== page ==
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http://dx.doi.org/10.1055/s-0039-3400291DOI Listing
February 2020

Invasive Pulmonary Aspergillosis.

Semin Respir Crit Care Med 2020 02 30;41(1):80-98. Epub 2020 Jan 30.

Department of Oncology and Hematology, University Hospital of Strasbourg, Strasbourg, France.

Invasive pulmonary aspergillosis (IPA) remains difficult to diagnose and to treat. Most common risk factors are prolonged neutropenia, hematopoietic stem cell or solid organ transplantation, inherited or acquired immunodeficiency, administration of steroids or other immunosuppressive agents including monoclonal antibodies and new small molecules used for cancer therapy. Critically ill patients are also at high risk of IPA. Clinical signs are unspecific. Early computed tomography (CT)-scan identifies the two main aspects, angioinvasive and airway invasive aspergillosis. Although CT-scan findings are not fully specific they usually allow early initiation of therapy before mycological confirmation of the diagnosis. Role of F-fludeoxyglucose positron emission tomography with computed tomography (F-FDG PET/CT) is discussed. Confirmation is based on microscopy and culture of respiratory samples, histopathology in case of biopsy, and importantly by detection of galactomannan using an immunoassay in serum and bronchoalveolar lavage fluid. Deoxyribonucleic acid detection by polymerase chain reaction is now standardized and increases the diagnosis yield. Two point of care tests detecting an glycoprotein using a lateral flow assay are also available. Mycological results allow classification into proven (irrespective of underlying condition), probable or possible (for cancer and severely immunosuppressed patients) or putative (for critically ill patients) IPA. New antifungal agents have been developed over the last 2 decades: new azoles (voriconazole, posaconazole, isavuconazole), lipid formulations of amphotericin B (liposomal amphotericin B, amphotericin B lipid complex), echinocandins (caspofungin, micafungin, anidulafungin). Results of main trials assessing these agents in monotherapy or in combination are presented as well as the recommendations for their use according to international guidelines. New agents are under development.
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http://dx.doi.org/10.1055/s-0039-3401990DOI Listing
February 2020

Adherence to recommendations for the use of antifungal agents in a tertiary care hospital.

J Antimicrob Chemother 2012 Oct 9;67(10):2506-13. Epub 2012 Jul 9.

Pharmacy, Hôpitaux Universitaires de Strasbourg, Strasbourg, France.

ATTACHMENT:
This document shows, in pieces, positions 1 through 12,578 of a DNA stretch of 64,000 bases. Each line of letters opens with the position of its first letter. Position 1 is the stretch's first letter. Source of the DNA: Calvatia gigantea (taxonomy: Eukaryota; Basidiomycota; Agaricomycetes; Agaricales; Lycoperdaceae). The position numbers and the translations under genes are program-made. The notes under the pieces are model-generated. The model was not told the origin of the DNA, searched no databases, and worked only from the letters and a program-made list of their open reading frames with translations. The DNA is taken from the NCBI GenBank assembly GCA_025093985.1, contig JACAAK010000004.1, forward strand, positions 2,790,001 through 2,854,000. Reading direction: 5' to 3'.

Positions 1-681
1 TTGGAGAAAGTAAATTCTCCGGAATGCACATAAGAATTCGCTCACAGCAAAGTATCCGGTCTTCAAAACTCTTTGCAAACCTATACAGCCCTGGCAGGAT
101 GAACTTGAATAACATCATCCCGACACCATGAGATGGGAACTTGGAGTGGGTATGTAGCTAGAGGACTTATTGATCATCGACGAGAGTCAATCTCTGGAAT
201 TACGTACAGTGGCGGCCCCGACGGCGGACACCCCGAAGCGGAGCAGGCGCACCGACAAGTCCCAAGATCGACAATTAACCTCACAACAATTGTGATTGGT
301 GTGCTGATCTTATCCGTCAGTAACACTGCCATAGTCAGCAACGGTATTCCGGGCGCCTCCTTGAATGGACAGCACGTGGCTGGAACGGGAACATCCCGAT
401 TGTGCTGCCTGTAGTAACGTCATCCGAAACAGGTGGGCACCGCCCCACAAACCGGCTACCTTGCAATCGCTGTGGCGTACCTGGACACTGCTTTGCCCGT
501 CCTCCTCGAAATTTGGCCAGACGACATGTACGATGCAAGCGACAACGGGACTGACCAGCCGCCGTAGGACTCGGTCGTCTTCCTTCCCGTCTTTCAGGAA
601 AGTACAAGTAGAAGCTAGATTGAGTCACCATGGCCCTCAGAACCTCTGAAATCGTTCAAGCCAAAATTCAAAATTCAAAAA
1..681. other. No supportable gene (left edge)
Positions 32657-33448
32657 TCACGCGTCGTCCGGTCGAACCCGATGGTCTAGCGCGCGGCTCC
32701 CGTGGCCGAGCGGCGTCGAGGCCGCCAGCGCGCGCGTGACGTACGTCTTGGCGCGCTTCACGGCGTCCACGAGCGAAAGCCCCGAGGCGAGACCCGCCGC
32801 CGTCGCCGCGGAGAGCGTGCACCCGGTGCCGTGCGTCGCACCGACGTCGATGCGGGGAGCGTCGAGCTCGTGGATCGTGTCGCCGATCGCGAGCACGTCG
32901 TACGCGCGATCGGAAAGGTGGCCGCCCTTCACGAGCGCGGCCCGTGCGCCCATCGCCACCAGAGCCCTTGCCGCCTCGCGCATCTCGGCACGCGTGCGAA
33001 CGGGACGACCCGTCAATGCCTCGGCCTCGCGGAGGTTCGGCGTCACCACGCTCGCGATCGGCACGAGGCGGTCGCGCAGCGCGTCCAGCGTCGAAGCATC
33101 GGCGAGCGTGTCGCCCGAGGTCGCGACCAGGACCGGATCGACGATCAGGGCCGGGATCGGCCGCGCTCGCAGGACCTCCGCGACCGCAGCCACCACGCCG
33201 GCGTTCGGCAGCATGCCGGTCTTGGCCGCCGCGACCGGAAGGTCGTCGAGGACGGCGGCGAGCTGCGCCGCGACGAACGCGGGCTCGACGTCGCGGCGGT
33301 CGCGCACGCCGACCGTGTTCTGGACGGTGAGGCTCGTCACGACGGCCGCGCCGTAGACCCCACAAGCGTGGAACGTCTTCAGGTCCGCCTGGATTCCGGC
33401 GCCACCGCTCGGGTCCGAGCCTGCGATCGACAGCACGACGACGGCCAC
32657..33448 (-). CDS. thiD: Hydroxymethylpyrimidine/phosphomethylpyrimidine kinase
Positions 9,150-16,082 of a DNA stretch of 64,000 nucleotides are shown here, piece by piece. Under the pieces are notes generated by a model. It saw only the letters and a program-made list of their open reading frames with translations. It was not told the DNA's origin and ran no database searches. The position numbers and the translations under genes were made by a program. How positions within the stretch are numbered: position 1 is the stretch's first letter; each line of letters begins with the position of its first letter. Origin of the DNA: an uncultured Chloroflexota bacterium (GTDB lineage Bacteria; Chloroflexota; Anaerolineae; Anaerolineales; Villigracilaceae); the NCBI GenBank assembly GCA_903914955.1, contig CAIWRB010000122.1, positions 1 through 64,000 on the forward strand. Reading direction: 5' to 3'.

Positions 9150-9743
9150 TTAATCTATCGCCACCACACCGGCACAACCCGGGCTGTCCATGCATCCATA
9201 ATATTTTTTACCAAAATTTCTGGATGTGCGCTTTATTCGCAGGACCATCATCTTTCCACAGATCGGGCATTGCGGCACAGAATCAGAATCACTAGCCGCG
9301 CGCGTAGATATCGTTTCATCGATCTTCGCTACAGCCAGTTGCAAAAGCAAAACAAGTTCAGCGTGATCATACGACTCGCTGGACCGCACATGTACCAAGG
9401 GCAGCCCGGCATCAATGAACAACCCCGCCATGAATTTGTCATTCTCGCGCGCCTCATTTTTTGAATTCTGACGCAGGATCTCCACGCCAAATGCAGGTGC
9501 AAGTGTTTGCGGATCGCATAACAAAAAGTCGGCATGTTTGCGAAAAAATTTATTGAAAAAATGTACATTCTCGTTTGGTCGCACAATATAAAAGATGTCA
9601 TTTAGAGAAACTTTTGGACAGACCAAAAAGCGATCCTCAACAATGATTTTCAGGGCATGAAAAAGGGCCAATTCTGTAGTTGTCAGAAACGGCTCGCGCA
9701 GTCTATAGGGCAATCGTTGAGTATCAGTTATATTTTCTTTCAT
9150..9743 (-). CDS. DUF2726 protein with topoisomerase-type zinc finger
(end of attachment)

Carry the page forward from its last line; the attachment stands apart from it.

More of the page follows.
Objectives: The aim of our study was to assess the adherence to labelling and international guidelines for antifungal prescribing.

Methods: A retrospective study was performed in intensive care units in addition to the oncology and haematology department, which covered 70% of antifungal consumption at Hautepierre Hospital, Strasbourg, France. On reviewing medical charts, the antifungal prescription was examined in relation to the recommendations of indication, dosage, risk of drug-drug interactions and, where appropriate, antifungal susceptibility testing. Treatments were considered appropriate, inappropriate or debatable.

Results: Between January and April 2007, 199 treatments were given for 179 different episodes in 133 adult patients. Treatments were prescribed for pre-emptive or targeted therapy (n = 90, with 60 for candidiasis, 26 for aspergillosis and 4 for other mould diseases), empirical therapy (n = 17) and primary (n = 81) or secondary (n = 11) prophylaxis. Fluconazole accounted for 67% of prescriptions, followed by voriconazole (19%), caspofungin (10%), posaconazole (2%), conventional or liposomal amphotericin B (2%), itraconazole (<1%) and terbinafine (<1%). Indication and dosage were found to be appropriate in 65% and 62% of cases, inappropriate in 22% and 21%, and debatable in 13% and 17%, respectively. The overall (by combining all assessment criteria) rate of inappropriate use was 40%. The overall survival rate at 12 weeks was highest in patients receiving appropriate therapy (81% versus 72% and 68% in the debatable and inappropriate therapy groups, respectively), with between-group differences not being significant (P = 0.49).

Conclusions: Our evaluation revealed a high proportion of inappropriate or debatable use of antifungal agents, while highlighting significant issues, such as inadequate dosage or indications.
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http://dx.doi.org/10.1093/jac/dks256DOI Listing
October 2012

Bevacizumab nasal spray: Noninvasive treatment of epistaxis in patients with Rendu-Osler disease.

Laryngoscope 2012 May 23;122(5):953-5. Epub 2012 Mar 23.

Department of Otorhinolaryngology, Hôpitaux universitaires de Strasbourg, Hôpital de Hautepierre, Strasbourg, Alsace, France.

Objectives/hypothesis: To evaluate the efficacy and safety of bevacizumab administered at a concentration of 50 mg as an intranasal spray in the treatment of epistaxis in patients suffering from Rendu-Osler disease.

Study Design: Prospective.